By Daniel Hunter

A record 9.45 million Self Assessment tax returns were filed on time this year, and a record 7.65 million (80.9%) of them were filed online, HM Revenue & Customs (HMRC) revealed.

This means that for the first time in seven years 90.4% of taxpayers met the deadline — an increase of 4% (800,000 returns) on last year. In fact, it’s the highest on-time filing result since HMRC was created.

Although the 31 January deadline was unchanged, HMRC announced that no penalties would be issued for online returns received by midnight on 2 February, due to industrial action at HMRC contact centres. This year’s record numbers show an increase from last year, when around 6.9 million people had filed online by 31 January. The proportion filing online last year was 78%.

The busiest day for online returns was 31 January, when HMRC received nearly 445,000. The SA rush hour occurred between 4pm and 5pm on 31 January, when 37,460 returns — more than one every 6 seconds — were received by HMRC.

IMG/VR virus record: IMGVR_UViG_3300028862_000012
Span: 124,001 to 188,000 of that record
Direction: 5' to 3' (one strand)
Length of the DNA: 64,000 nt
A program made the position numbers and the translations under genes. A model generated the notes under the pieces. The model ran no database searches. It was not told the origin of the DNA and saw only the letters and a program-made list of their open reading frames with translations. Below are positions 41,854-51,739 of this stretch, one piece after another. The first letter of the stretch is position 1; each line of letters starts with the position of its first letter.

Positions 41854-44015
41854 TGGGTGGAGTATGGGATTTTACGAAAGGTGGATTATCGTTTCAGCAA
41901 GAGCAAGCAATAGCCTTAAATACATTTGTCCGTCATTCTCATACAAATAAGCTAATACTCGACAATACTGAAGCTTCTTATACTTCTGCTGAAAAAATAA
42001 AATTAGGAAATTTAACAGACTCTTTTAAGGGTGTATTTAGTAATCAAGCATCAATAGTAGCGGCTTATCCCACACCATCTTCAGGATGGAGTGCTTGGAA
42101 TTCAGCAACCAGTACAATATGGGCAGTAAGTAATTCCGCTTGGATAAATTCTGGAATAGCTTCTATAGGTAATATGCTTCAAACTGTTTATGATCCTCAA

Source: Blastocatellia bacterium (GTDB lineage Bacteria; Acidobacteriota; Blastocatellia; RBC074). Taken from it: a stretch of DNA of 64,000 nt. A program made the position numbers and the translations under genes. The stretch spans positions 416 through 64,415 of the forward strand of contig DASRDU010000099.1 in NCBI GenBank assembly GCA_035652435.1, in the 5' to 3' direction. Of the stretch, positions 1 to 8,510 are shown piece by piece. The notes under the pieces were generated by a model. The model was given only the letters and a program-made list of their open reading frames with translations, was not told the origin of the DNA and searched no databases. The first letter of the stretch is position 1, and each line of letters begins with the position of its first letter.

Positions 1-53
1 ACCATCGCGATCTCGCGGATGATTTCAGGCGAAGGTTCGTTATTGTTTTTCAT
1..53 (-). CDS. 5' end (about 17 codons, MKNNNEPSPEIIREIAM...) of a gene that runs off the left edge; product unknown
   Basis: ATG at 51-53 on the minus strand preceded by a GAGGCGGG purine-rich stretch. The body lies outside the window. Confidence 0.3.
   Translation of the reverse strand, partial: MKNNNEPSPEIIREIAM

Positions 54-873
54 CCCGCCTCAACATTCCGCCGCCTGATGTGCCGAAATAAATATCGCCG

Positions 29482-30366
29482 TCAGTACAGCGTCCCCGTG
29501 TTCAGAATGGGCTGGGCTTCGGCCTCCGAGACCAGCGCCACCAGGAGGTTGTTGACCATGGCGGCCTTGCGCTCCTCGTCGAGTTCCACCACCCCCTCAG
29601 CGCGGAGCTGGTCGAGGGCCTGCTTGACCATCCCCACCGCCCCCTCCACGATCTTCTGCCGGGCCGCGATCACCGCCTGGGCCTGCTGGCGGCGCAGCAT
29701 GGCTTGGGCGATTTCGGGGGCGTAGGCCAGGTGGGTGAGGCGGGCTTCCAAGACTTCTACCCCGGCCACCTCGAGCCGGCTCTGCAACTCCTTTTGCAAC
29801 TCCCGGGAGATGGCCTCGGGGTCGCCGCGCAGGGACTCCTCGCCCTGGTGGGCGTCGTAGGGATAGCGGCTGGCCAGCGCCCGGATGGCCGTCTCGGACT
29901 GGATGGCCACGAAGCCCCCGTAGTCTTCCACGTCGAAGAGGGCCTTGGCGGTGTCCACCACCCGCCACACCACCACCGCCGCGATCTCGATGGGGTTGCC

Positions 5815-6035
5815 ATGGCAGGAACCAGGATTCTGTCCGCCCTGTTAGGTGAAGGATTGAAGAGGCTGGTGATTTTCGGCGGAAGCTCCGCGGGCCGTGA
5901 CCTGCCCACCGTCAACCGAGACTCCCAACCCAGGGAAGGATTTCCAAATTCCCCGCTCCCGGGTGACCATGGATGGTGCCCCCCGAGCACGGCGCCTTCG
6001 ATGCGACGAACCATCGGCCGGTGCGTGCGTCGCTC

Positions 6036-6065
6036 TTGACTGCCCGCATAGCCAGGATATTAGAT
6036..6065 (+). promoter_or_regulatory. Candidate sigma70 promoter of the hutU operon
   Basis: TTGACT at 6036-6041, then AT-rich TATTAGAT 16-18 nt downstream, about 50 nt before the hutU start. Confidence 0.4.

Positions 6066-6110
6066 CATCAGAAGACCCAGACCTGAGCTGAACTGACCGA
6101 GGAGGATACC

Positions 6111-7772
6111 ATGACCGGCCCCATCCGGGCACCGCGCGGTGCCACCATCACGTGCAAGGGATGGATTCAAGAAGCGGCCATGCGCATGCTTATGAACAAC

“I’m delighted so many people filed their tax returns online this year. The record number proves that it’s quick, easy and secure to do," David Gauke, Exchequer Secretary to the Treasury, said.

“HMRC have always been clear that they want returns not penalties, so it is good news that over 90% of all returns were submitted on time.

“I am also pleased that the extension to the filing deadline prevented people from being unfairly penalised if they were unable to speak to HMRC on the 31st.”

Many took advantage of the Christmas holidays to wrap up their returns this year, with 1,100 people filing online on Christmas Day; 3,512 on Boxing Day; 11,648 on New Year’s Eve; and 8,935 on New Year’s Day. In fact, 102 people put the New Year celebratory champagne on ice to file their return between 11pm and midnight on 31 December 2011.

The total number of returns submitted on time for both online and paper was 9.4m — breaking 9 million for the first time. With changes to SA penalties this year, everyone who did not file on time will receive a £100 penalty, which increases through the year.

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